Rethinking Economics (RE) is an international network of students, academics and professionals aiming to build better economics education and thus contribute to transformation of the economic system.  RE is a WEAll member and we headed to their gathering to explain what WEAll is doing and our vision, and make connections between the work of RE and the wider movement.

This was a really special event – by the time I arrived on day 4, the participants were clearly a really tight group. Despite having already had four intense days of strategic planning and plotting to change the world, energy and enthusiasm levels were through the roof. I reckon there are a few world changers in this group!

I supported Rowan from RE to run the opening session on day five, encouraging students to work in their national or regional groups to use power mapping tools. They each mapped out the different external stakeholders who have influence over their university curriculum and came up with strategies for working with at least one of these to create change in the new semester. The depth of strategic thinking was really impressive for a short session!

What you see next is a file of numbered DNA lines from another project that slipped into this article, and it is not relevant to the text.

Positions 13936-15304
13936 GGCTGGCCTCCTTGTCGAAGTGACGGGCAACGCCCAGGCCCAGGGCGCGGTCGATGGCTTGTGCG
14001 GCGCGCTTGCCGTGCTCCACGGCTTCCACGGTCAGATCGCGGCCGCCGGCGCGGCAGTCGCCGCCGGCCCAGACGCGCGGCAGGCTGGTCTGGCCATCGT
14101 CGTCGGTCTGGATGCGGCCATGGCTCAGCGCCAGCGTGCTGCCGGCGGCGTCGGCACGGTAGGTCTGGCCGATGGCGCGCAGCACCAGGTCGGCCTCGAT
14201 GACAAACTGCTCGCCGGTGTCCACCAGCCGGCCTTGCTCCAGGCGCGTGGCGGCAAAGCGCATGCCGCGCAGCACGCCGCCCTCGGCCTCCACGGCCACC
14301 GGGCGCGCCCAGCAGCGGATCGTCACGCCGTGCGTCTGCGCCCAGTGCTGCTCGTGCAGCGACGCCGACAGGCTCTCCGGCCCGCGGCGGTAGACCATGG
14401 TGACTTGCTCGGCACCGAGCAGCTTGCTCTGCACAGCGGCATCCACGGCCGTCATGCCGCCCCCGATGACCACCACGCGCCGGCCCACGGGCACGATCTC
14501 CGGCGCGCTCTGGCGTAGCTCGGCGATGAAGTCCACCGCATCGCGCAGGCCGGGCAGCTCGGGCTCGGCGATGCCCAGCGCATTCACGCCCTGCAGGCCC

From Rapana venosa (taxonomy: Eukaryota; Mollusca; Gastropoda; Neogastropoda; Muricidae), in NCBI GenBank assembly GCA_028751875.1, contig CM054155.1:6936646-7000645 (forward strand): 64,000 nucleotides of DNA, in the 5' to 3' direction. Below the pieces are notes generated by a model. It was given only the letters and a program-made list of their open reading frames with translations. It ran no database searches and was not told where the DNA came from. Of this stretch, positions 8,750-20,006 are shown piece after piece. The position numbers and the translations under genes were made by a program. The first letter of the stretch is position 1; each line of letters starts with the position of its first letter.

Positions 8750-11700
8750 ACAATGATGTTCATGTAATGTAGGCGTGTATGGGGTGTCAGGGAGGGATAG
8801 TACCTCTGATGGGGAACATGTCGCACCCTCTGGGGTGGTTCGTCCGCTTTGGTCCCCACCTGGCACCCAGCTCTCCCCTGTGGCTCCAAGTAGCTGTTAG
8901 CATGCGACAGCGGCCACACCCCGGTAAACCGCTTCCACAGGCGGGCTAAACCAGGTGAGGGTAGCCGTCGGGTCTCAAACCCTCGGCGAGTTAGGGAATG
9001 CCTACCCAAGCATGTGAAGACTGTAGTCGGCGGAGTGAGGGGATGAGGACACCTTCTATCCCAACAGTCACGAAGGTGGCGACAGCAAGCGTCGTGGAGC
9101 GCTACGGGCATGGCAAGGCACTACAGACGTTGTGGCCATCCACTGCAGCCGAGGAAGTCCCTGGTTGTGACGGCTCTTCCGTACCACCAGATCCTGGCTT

Then it was time to deliver a presentation on what WEAll is all about and I was delighted to have a packed room full of people curious to learn about us. I started by asking everyone to say what they think a wellbeing economy is or includes, and the answers were brilliant – all completely in line with WEAll’s definitions! (see the photo) It was great to get an overwhelmingly positive response to my short workshop, and a wee queue of students keen to discuss collaboration at the end.